String id;
    String name;

A HollowPrimaryKeyIndex can be defined with a primary key consisting of both fields:

HollowPrimaryKeyIndex idx = 
            new HollowPrimaryKeyIndex(readEngine, "Movie", "id", "");

And to query for a Movie based on its id and country:

int movieOrdinal = idx.getMatchingOrdinal(2, "US");
if(movieOrdinal != -1) {
    MovieHollow movie = movieApi.getMovieHollow(movieOrdinal);
    System.out.println("Found Movie: " + movie._getTitle()._getValue());

Notice that Movie’s country field in the above example is actually a REFERENCE field. The defined key includes the id of the movie, and the value of the id String of the referenced country. We denote this traversal using dot notation in the primary key definition. The field definitions can be multiple references deep.

The requirement for a primary key definition is that no duplicates should exist for the defined combination of fields. If this rule is violated, an arbitrary match will be returned for queries when multiple matches exist.

Primary Key Violations

Violations of the "no duplicate" primary key rule can be detected using the getDuplicateKeys() method on a HollowPrimaryKeyIndex, which returns a Collection<Object[]>. If no duplicate keys exist, the returned Collection will be empty. If they do, the returned values will indicate the keys for which duplicate records exist.

If a HollowPrimaryKeyIndex will be retained for a long duration, they should be kept updated as deltas are applied to the underlying HollowReadStateEngine. This is accomplished with a single call after instantiation to the listenForDeltaUpdates() method.

Detaching Primary Key Indexes

If listenForDeltaUpdates() is called on a primary key index, then it cannot be garbage collected. If you intend to drop an index which is listening for updates, first call detachFromDeltaUpdates() to prevent a memory leak.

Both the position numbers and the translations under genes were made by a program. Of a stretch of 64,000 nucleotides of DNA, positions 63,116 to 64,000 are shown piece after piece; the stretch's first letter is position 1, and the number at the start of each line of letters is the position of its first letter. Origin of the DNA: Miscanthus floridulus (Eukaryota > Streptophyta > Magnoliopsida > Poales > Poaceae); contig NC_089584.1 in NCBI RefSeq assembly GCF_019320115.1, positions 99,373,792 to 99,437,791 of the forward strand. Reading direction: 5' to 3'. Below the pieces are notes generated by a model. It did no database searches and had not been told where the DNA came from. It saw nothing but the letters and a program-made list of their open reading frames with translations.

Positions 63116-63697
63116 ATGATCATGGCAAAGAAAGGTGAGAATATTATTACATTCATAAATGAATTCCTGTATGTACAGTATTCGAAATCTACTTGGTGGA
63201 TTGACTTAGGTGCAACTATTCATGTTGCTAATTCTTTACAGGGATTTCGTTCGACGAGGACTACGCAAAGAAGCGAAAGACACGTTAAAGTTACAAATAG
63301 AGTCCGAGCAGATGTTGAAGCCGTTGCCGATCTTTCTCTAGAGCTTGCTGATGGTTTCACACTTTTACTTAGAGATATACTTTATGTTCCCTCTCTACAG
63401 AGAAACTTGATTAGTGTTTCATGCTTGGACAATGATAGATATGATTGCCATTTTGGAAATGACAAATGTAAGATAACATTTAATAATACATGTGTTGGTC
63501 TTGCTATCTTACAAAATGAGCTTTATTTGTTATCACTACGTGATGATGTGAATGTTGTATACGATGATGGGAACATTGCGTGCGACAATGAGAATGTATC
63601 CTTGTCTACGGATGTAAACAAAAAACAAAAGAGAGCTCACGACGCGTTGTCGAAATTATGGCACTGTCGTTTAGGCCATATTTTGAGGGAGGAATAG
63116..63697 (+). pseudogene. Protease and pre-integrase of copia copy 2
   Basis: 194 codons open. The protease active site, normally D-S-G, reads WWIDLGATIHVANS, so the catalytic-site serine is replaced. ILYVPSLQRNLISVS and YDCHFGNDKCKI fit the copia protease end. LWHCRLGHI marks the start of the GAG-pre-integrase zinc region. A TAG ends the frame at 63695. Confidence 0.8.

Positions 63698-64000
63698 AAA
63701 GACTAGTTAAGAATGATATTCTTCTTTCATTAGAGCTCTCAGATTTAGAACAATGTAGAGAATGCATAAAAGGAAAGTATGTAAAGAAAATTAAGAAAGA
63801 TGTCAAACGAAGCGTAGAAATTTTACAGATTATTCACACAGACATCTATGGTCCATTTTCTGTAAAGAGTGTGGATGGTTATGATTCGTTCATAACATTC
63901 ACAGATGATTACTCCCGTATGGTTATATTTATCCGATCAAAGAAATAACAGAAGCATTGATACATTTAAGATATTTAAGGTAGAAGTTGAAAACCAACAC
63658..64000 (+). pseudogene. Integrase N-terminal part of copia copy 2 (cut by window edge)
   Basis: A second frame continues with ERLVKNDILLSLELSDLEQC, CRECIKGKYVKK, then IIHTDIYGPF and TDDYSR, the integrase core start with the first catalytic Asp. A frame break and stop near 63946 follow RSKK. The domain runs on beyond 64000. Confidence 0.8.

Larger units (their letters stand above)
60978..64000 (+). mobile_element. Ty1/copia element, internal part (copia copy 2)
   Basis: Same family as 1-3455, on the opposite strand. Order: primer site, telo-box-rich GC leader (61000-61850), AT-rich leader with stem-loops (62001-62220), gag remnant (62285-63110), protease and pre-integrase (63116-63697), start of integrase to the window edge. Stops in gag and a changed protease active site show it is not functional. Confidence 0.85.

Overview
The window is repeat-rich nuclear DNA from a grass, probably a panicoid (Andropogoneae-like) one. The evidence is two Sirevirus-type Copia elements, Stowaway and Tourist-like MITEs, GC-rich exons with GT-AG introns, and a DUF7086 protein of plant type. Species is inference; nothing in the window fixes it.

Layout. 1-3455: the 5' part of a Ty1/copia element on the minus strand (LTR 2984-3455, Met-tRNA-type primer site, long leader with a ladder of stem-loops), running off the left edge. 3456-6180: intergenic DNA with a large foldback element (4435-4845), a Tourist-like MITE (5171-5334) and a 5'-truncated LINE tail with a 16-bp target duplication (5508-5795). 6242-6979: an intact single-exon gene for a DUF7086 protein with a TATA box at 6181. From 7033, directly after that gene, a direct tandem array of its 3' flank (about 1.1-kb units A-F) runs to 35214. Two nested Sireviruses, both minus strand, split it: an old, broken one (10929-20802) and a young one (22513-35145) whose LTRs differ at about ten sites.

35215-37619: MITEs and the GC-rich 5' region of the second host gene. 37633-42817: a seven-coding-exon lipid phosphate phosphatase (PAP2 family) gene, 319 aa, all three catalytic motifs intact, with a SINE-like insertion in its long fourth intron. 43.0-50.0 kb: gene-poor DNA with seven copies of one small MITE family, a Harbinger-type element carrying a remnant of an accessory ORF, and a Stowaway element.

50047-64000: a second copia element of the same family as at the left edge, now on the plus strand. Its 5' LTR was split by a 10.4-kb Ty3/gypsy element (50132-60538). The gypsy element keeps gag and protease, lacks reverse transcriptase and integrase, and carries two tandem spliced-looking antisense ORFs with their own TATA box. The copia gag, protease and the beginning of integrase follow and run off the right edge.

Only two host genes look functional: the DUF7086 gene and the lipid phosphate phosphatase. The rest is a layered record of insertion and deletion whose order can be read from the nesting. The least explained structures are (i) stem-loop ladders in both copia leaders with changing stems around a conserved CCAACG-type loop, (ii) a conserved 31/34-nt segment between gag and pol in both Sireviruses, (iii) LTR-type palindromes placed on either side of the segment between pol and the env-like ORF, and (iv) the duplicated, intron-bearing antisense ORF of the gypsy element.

Indexes which are listening for delta updates are updated after a dataset is updated. In the brief interim time between when a dataset is updated and the index is updated, the index will point to the ghost records located at tombstoned ordinals. This helps guarantee that all in-flight operations will observe correct data.

Hash Indexes

It is sometimes desirable to index records by fields other than primary keys. The HollowHashIndex allows for indexing records by fields or combinations of fields for which values may match multiple records, and records may match multiple values.

In our Movie/Actor example, we may want to index movies by their starring actors:

HollowHashIndex idx = 
            new HollowHashIndex(readEngine, "Movie", "", "");

The HollowHashIndex expects in its constructor arguments a query start type, a select field, and a set of match fields. The constructor arguments above indicate that queries will start with the Movie type, select the root of the query (indicated by the empty string), and match the id of any Actor record in the actors list.

To query this index:

HollowHashIndexResult result = idx.findMatches(102);

if(result != null) {
    System.out.println("Found matches: " + result.numResults());

    HollowOrdinalIterator iter = result.iterator();
    int matchedOrdinal =;
    while(matchedOrdinal != HollowOrdinalIterator.NO_MORE_ORDINALS) {
        MovieHollow movie = api.getMovieHollow(matchedOrdinal);
        System.out.println("Starred in: " + movie._getTitle()._getValue());
        matchedOrdinal =;

Alternatively, if the data model included the nationality of Actors, and we needed to index Actors by nationality and the titles of movies in which they starred:

HollowHashIndex idx = 
            new HollowHashIndex(readEngine, "Movie", "actors.element",

In this case, the query start type is still Movie, but we’re selecting related Actors. Matches are selected based on the Movie’s title, and the actor’s nationality. Using this index, one can query for Brazilian actors who starred in movies titled “Narcos”:

HollowHashIndexResult result = idx.findMatches("Narcos", "BR");

if(result != null) {
    HollowOrdinalIterator iter = result.iterator();
    int matchedOrdinal =;
    while(matchedOrdinal != HollowOrdinalIterator.NO_MORE_ORDINALS) {
        ActorHollow actor = api.getMovieHollow(matchedOrdinal);
        System.out.println("Matched actor: " + 
        matchedOrdinal =;

The HollowHashIndex does not yet have a facility for listening for delta updates. If an index is necessary across multiple states, currently the index must be recreated on each update.